If Rejection Makes an Author Stronger, I am Becoming a Superhero

The inevitable has happened, but I don’t like it. I sent my Annie manuscript, a nonfiction picture book, to nine publishers who accept stories from unagented authors. One publisher sent me a form rejection, and the other eight have been silent. After six responseless weeks, I am not optimistic. The burning question is “what to do now?” My mentor (through SCBWI), and two critique groups encouraged me to submit my story after revising it countless times over the last year. The reaction by most who reviewed it was “I love it! It is a story that needs to get out there.” I guess the publishing world has other ideas.

My supportive colleagues has given me pep talks: “Keep going. Don’t get off the bus. Everyone gets rejections, even J.K. Rowling. It takes ten years to get published. Keep writing.” I appreciate all of the cheerleading. But…it is hard to know whether to give up on this story or keep submitting it.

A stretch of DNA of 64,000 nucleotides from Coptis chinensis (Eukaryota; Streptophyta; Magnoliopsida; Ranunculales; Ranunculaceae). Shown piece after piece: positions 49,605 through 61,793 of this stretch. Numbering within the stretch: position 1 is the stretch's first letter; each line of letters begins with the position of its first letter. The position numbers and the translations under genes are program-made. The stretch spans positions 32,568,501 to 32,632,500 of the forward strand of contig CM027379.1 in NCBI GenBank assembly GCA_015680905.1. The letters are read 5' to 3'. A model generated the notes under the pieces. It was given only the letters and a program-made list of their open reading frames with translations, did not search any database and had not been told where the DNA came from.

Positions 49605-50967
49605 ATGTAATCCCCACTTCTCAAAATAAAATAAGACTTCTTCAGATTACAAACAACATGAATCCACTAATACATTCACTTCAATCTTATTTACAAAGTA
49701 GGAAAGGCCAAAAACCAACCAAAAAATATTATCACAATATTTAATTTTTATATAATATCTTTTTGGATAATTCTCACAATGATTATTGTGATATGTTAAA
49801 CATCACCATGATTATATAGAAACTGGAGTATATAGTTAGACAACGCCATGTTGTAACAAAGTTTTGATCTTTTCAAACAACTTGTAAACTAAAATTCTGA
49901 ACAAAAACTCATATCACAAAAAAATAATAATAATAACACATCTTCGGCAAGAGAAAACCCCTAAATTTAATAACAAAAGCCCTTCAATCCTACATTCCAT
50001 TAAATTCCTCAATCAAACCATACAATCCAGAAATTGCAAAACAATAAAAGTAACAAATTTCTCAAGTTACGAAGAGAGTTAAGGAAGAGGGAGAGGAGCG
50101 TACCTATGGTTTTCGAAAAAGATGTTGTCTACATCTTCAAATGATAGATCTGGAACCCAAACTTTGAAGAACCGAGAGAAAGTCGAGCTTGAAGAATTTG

I have decided to bring my manuscript to two SCBWI conferences, one in two weeks in Seattle and one in Los Angeles in August. I scheduled a review by a publishing professional at both meetings. My questions will be “should I scrap this whole thing??” I will grieve if I have to toss Annie into a grave, but it may need to be done. This is a brutal business.

Two other stories are in the pipeline. But Annie was my first, so she will always have a special place in my heart. I am trying to resist all of the voices in my brain tearing apart my talent. In the arts, it is a constant struggle to hold on to one’s self-esteem and will to go on. There is still a crack of light in the dark, quiet room.

patricia oppenheim